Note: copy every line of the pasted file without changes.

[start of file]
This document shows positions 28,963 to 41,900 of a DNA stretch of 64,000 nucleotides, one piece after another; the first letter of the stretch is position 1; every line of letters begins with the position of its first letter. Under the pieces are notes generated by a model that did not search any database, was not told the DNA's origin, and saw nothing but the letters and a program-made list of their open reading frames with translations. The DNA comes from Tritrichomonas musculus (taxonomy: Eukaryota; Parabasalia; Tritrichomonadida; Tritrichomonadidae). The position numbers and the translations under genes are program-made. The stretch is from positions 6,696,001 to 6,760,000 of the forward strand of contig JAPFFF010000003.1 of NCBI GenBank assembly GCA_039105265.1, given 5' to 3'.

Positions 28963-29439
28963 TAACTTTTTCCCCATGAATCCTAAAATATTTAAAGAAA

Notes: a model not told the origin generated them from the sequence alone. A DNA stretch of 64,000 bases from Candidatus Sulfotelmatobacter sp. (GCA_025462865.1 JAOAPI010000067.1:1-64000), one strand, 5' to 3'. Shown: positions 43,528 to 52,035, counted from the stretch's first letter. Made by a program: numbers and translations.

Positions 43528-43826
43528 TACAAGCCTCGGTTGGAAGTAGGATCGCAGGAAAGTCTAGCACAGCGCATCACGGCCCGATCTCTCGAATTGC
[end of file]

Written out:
This document shows positions 28,963 to 41,900 of a DNA stretch of 64,000 nucleotides, one piece after another; the first letter of the stretch is position 1; every line of letters begins with the position of its first letter. Under the pieces are notes generated by a model that did not search any database, was not told the DNA's origin, and saw nothing but the letters and a program-made list of their open reading frames with translations. The DNA comes from Tritrichomonas musculus (taxonomy: Eukaryota; Parabasalia; Tritrichomonadida; Tritrichomonadidae). The position numbers and the translations under genes are program-made. The stretch is from positions 6,696,001 to 6,760,000 of the forward strand of contig JAPFFF010000003.1 of NCBI GenBank assembly GCA_039105265.1, given 5' to 3'.

Positions 28963-29439
28963 TAACTTTTTCCCCATGAATCCTAAAATATTTAAAGAAA

Notes: a model not told the origin generated them from the sequence alone. A DNA stretch of 64,000 bases from Candidatus Sulfotelmatobacter sp. (GCA_025462865.1 JAOAPI010000067.1:1-64000), one strand, 5' to 3'. Shown: positions 43,528 to 52,035, counted from the stretch's first letter. Made by a program: numbers and translations.

Positions 43528-43826
43528 TACAAGCCTCGGTTGGAAGTAGGATCGCAGGAAAGTCTAGCACAGCGCATCACGGCCCGATCTCTCGAATTGC